Adds a commit() function to IDBTransaction objects, which explicitly marks a transaction as not accepting further requests. Currently, IndexedDB only commits a transaction after all associated requests have had their completion event handlers executed, and no new requests have been queued by the event handlers. Developers can use the explicit commit() function to shave a few event loop cycles off of the latency of their transactions.


Specification link

Specification being incubated in a Community Group

Status in Chromium


Enabled by default (tracking bug)

Consensus & Standardization

After a feature ships in Chrome, the values listed here are not guaranteed to be up to date.


Intent to Prototype url

Intent to Prototype thread


The primary benefit of the explicit commit functionality is that it will increase the throughput of read and write requests made on an object store. This is a clear performance benefit in terms of the rate at which operations can be processed, and the increase in speed is additionally advantageous because it adds stability to IndexedDB by reducing the probability that a disruptive event occurs within the lifetime of a transaction. To provide a particular use case, the explicit commit() functionality is critical for allowing the Lifecycle API to use IndexedDB as the backing store of choice when saving tab state. Presently developers must use localStorage when saving tab state on shutdown because IndexedDB’s autocommit flow does not have guarantees as strong as those of localStorage when it comes to ensuring that data will still be written to disk even in the event that a tab is shut down before the data is actually finished writing. IndexedDB is a much more well-behaved database in most other respects, so allowing the Lifecycle API to rely on IndexedDB rather than localStorage will be a marked improvement. See:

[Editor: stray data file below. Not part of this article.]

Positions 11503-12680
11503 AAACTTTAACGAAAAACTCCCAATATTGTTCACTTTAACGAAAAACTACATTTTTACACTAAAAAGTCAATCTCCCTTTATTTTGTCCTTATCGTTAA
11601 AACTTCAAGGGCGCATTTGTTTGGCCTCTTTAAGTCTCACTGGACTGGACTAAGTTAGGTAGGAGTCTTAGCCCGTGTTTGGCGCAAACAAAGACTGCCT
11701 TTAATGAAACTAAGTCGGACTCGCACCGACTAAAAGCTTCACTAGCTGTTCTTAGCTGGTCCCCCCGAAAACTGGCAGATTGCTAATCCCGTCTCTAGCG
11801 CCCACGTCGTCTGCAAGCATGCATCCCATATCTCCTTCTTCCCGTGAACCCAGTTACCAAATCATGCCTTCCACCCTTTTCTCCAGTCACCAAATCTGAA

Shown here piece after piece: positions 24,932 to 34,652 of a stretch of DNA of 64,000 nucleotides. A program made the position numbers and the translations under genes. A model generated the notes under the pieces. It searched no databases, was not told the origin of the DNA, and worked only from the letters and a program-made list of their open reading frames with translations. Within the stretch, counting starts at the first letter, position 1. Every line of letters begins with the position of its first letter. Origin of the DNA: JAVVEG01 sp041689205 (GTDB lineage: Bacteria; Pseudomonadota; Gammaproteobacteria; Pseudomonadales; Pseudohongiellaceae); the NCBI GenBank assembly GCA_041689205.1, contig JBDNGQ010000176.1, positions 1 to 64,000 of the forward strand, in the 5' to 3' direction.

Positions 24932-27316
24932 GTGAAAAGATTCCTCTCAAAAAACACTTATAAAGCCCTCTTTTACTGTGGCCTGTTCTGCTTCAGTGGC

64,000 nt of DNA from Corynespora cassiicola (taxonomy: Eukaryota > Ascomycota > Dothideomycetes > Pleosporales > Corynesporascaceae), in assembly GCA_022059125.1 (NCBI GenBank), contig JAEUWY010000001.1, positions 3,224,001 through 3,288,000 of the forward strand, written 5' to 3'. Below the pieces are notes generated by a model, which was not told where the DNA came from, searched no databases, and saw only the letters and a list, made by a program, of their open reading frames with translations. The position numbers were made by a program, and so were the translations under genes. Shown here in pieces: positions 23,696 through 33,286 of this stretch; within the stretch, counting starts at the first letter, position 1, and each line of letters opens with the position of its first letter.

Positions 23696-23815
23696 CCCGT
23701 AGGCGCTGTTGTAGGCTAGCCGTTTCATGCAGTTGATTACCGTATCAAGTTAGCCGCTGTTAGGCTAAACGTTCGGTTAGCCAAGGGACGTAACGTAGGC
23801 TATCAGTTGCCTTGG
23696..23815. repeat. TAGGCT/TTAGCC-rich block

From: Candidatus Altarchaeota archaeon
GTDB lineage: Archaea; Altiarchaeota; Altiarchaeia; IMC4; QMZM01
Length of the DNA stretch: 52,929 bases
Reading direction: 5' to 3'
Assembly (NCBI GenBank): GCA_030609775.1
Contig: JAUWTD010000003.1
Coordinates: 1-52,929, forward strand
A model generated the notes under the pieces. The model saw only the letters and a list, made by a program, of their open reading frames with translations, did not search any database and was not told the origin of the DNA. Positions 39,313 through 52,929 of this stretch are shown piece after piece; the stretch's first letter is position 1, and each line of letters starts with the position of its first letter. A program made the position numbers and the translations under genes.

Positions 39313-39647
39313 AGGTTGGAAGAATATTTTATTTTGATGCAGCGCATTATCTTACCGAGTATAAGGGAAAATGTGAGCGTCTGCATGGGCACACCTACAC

Search tags

indexeddb, commit, transaction,

Last updated on 2021-12-13